Are SATs on the Way Out at Colleges?

Another top-tier university is making submission of standardized test scores optional. Find out which school is the latest to change its admission policy.

George Washington University is the latest college to make the submission of standardized test scores optional.

The private school in Washington, D.C., announced this week that, starting with people applying for the 2016-2017 school year, applicants will have the option not to submit SAT or ACT test scores. The “test-optional” policy takes effect in August.

It was adopted based on recommendations from a GW task force, which concluded that student success at GW can be predicted based high-school records, especially grade point averages.

Laurie Koehler, senior associate provost for enrollment management and co-chair of the task force, says the new policy should diversify GW’s applicant pool so that it includes more applicants who have historically been underrepresented at selective schools.

Such applicants include black students, first-generation students and students from low-income households. Koehler says:

“We hope the test-optional policy sends a message to prospective students that if you are smart, hard-working and have challenged yourself in a demanding high school curriculum, there could be a place for you here.”

There are a few exceptions to the test-optional policy, however, such as for home-schooled applicants.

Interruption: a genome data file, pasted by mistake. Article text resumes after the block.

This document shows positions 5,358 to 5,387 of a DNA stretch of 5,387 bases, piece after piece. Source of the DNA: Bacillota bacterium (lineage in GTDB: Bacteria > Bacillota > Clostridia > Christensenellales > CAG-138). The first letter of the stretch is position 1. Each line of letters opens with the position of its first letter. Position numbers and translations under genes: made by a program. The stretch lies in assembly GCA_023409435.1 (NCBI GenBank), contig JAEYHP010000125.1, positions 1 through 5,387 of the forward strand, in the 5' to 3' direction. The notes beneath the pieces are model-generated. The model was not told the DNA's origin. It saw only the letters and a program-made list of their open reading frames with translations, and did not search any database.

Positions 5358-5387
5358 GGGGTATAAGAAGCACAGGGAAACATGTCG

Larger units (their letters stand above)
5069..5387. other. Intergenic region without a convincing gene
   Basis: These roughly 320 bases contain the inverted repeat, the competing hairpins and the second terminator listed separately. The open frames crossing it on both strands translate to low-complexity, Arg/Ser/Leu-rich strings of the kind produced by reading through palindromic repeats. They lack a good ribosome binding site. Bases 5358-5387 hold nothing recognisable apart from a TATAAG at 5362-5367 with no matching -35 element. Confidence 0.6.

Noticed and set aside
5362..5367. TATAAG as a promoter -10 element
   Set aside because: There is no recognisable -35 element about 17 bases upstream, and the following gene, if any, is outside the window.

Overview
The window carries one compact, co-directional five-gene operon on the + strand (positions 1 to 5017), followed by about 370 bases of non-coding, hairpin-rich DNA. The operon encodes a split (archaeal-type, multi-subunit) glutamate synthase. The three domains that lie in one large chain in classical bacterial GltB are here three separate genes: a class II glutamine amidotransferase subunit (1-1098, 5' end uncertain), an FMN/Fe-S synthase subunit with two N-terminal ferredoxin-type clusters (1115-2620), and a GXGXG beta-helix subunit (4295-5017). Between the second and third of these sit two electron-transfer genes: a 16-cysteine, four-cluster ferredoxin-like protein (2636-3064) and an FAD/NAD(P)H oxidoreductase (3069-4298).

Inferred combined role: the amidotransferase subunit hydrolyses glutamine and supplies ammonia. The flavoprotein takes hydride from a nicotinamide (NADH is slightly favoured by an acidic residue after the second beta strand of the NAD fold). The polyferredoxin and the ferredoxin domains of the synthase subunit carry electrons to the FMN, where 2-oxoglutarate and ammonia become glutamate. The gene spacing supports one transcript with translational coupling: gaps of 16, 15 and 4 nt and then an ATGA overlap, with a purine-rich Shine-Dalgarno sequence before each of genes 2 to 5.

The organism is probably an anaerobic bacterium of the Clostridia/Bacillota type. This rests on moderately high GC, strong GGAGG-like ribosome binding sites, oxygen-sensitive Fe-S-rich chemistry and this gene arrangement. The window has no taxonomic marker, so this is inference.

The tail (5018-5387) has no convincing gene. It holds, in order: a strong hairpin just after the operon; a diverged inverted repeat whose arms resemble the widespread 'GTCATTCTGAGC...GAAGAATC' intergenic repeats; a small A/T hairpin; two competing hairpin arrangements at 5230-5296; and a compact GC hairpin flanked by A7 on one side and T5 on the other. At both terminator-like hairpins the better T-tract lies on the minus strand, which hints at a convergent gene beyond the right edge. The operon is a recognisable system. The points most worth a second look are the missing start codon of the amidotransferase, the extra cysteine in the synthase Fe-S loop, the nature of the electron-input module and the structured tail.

According to the National Center for Fair & Open Testing, also known as FairTest, GW is now one of 40 colleges and universities that have adopted test-optional policies since spring 2013:

Like George Washington, many of the institutions going test-optional in the past two years are among the most competitive in the U.S.

Those schools include Brandeis University in Waltham, Massachusetts, and Bryn Mawr College in Bryn Mawr, Pennsylvania.

FairTest states that its running list of test-optional schools — including those that instituted their policies before 2013 — now includes more than 180 that are ranked in the top tiers of their respective categories.

That means more than one-third of top-ranked national liberal arts colleges have adopted test-optional policies.

Do you wish you could have gotten out of having to take the SAT or ACT in high school? Let us know what you think about test-optional college admissions policies below or on Facebook.

Stacy Johnson

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